It is the Obama Administration’s hope that mandatory use of E-Verify, now used by 11% of U.S. employees, will be phased in universally over the next several years. And it is their hope that by publicly pursuing the likes of The French Gourmet other employers will get a message. And it seems to be working: As the head of the California Restaurant Association told The New York Times, “If their strategy is to get the attention of the industry, mission accomplished.”
The Obama administration’s approach is a manifestation of a seemingly less violent one than that adopted by G.W. Bush—whose administration used high-profile raids of workplaces to send a message. Although DHS under Obama still employs workplace raids on occasion, the administration’s preferred modus operandi is that of the “silent raid,” involving letters to employers warning them that workers without proper documentation are in their employ and that they need to rectify the situation. Thus, instead of having to drag workers out of their workplaces, which would likely lead to embarrassing media images and an accompanying outcry from civil libertarians and immigrant advocates, the Obama White House has opted instead for quietly forcing employers to fire unauthorized immigrants.
Such an approach, one that focuses law enforcement efforts directly on employers rather than their workers is the outgrowth of the 1986 Immigration Reform and Control Act (IRCA). While employing unauthorized migrants has long been against U.S. federal policy, IRCA’s passage institutionalized and codified the prohibition—in part by making it a crime for employers to “knowingly” hire or employ unauthorized workers.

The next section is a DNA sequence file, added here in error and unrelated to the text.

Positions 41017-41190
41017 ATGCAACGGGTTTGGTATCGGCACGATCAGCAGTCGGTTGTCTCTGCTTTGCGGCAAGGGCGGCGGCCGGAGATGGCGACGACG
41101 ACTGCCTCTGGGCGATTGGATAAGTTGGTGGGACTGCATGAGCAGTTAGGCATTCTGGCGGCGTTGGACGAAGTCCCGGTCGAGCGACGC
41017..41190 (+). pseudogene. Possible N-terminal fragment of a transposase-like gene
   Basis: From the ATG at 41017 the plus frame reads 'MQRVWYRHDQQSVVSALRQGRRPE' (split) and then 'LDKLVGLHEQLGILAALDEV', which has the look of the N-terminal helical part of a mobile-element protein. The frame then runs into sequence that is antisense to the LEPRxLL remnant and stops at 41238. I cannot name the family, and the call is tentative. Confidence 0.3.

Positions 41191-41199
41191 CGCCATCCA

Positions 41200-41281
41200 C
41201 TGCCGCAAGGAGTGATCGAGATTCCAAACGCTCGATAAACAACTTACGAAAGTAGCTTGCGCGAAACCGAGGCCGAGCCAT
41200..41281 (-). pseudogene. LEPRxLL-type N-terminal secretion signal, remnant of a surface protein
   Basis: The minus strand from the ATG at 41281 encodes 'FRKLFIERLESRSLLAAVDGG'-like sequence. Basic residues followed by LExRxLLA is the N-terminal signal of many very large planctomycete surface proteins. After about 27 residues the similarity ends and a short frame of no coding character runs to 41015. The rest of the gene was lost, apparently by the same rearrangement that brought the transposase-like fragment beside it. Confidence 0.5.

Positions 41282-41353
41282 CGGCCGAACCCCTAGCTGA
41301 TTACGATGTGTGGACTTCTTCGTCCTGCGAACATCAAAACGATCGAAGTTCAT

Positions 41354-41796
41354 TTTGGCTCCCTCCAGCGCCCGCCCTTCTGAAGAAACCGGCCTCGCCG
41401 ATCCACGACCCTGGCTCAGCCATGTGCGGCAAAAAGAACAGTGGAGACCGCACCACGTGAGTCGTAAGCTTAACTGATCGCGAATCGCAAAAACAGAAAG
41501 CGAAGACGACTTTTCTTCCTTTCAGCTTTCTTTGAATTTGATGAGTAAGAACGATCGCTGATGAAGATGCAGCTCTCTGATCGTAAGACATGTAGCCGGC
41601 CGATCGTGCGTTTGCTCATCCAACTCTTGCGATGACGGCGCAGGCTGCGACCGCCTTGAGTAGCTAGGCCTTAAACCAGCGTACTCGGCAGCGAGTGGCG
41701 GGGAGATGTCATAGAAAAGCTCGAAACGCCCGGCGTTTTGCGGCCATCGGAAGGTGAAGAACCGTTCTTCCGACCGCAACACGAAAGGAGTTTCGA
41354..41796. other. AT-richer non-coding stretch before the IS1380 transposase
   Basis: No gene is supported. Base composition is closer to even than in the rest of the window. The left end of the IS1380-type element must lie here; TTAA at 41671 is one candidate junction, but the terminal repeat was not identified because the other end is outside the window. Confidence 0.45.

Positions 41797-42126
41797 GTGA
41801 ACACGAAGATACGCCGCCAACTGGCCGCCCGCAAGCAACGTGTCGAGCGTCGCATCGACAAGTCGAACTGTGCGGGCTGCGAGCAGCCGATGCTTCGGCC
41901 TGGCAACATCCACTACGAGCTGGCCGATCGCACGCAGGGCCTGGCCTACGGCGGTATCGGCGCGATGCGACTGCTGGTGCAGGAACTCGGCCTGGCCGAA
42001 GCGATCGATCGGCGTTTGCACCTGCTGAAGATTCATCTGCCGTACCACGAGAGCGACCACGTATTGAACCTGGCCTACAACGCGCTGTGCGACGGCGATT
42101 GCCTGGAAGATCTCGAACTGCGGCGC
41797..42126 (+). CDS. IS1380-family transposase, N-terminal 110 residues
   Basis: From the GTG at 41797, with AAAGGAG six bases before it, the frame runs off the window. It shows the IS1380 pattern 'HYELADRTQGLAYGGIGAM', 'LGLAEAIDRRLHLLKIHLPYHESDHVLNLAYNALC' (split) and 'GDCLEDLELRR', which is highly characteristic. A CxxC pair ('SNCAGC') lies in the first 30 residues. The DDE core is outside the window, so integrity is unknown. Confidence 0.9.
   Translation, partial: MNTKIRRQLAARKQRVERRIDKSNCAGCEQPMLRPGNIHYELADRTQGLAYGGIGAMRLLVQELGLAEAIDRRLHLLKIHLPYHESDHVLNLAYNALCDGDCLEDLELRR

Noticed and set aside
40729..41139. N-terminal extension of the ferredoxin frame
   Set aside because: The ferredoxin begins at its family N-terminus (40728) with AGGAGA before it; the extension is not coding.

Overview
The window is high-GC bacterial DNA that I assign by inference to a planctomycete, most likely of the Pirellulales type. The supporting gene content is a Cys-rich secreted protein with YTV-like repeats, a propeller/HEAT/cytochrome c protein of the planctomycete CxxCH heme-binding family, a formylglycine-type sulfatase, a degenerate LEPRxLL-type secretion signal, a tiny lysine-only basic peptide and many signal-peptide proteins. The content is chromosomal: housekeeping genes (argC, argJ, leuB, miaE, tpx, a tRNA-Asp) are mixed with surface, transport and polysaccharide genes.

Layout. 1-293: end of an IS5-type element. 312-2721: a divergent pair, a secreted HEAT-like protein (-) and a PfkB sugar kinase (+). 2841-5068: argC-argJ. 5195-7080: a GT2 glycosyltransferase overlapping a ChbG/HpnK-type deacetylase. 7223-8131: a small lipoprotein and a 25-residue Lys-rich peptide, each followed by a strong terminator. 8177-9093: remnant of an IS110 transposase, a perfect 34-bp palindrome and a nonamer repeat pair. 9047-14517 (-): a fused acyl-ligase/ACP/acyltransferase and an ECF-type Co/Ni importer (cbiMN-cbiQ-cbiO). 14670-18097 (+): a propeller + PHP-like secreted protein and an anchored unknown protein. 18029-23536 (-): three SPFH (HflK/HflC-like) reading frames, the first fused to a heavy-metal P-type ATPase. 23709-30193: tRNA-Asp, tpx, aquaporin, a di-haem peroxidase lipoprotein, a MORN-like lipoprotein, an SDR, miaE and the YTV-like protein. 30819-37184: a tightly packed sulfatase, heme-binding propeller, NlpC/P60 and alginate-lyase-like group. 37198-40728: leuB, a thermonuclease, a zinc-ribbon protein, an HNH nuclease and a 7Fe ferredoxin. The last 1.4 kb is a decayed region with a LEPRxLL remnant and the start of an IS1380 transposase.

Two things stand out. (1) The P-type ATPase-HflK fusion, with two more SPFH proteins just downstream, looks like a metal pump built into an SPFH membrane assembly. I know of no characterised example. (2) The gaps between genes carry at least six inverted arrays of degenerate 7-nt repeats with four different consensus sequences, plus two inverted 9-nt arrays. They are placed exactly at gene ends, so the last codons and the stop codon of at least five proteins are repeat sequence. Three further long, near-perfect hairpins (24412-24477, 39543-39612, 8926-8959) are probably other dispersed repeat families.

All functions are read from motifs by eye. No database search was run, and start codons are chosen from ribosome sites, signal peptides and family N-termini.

For many liberals, progressives, and populists, focusing on employers rather than workers is a good thing. What they typically miss is that the outcome is, in many ways, the same: the denial of the right to work. While the “silent raids” don’t necessarily result in deportations, they are part and parcel of the larger restrictionist project of making life unbearable for those in the United States without authorization, the hope being that people will effectively “self-deport” and return to their countries of birth.
It is for such reasons that a political strategy that invests energy in “outing” and shaming powerful, high-profile individuals—especially ones who have embraced an anti-immigrant or restrictionist politics—for employing unauthorized workers (as The Nation magazine did in the case of Lou Dobbs last year) is a dead-end from a human and worker rights perspective. (This has been a staple of U.S. politics since the early 1990s. Just last night, in fact, during the Republican presidential candidates debate in Las Vegas, Texas governor Rick Perry accused former Massachusetts governor Mitt Romney of employing illegal workers on his property.) Such a strategy only bolsters the very practices of unjust exclusion that underlie the intensifying war on immigrants—in the United States and in many other parts of the world.